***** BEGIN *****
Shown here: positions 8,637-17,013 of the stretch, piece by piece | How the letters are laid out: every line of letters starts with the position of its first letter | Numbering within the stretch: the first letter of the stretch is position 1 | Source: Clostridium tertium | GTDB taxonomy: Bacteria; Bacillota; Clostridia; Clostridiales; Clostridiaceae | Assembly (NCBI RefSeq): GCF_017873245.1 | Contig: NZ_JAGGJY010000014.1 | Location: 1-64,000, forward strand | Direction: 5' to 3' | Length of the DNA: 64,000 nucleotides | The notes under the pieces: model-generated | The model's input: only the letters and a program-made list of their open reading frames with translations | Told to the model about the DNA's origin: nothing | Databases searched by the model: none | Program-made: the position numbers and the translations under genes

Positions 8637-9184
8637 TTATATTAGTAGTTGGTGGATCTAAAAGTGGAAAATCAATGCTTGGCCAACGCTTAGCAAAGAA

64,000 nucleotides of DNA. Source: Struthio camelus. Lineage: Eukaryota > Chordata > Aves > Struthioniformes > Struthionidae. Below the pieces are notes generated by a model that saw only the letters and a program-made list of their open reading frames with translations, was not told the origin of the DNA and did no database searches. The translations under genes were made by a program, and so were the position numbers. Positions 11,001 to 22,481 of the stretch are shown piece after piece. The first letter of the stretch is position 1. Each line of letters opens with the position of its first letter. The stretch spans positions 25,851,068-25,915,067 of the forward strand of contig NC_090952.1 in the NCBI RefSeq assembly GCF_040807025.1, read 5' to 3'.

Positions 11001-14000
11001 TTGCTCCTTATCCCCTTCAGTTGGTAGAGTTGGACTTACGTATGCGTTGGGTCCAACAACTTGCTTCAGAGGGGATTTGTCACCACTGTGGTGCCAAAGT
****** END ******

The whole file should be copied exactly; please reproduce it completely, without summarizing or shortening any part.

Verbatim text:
Shown here: positions 8,637-17,013 of the stretch, piece by piece | How the letters are laid out: every line of letters starts with the position of its first letter | Numbering within the stretch: the first letter of the stretch is position 1 | Source: Clostridium tertium | GTDB taxonomy: Bacteria; Bacillota; Clostridia; Clostridiales; Clostridiaceae | Assembly (NCBI RefSeq): GCF_017873245.1 | Contig: NZ_JAGGJY010000014.1 | Location: 1-64,000, forward strand | Direction: 5' to 3' | Length of the DNA: 64,000 nucleotides | The notes under the pieces: model-generated | The model's input: only the letters and a program-made list of their open reading frames with translations | Told to the model about the DNA's origin: nothing | Databases searched by the model: none | Program-made: the position numbers and the translations under genes

Positions 8637-9184
8637 TTATATTAGTAGTTGGTGGATCTAAAAGTGGAAAATCAATGCTTGGCCAACGCTTAGCAAAGAA

64,000 nucleotides of DNA. Source: Struthio camelus. Lineage: Eukaryota > Chordata > Aves > Struthioniformes > Struthionidae. Below the pieces are notes generated by a model that saw only the letters and a program-made list of their open reading frames with translations, was not told the origin of the DNA and did no database searches. The translations under genes were made by a program, and so were the position numbers. Positions 11,001 to 22,481 of the stretch are shown piece after piece. The first letter of the stretch is position 1. Each line of letters opens with the position of its first letter. The stretch spans positions 25,851,068-25,915,067 of the forward strand of contig NC_090952.1 in the NCBI RefSeq assembly GCF_040807025.1, read 5' to 3'.

Positions 11001-14000
11001 TTGCTCCTTATCCCCTTCAGTTGGTAGAGTTGGACTTACGTATGCGTTGGGTCCAACAACTTGCTTCAGAGGGGATTTGTCACCACTGTGGTGCCAAAGT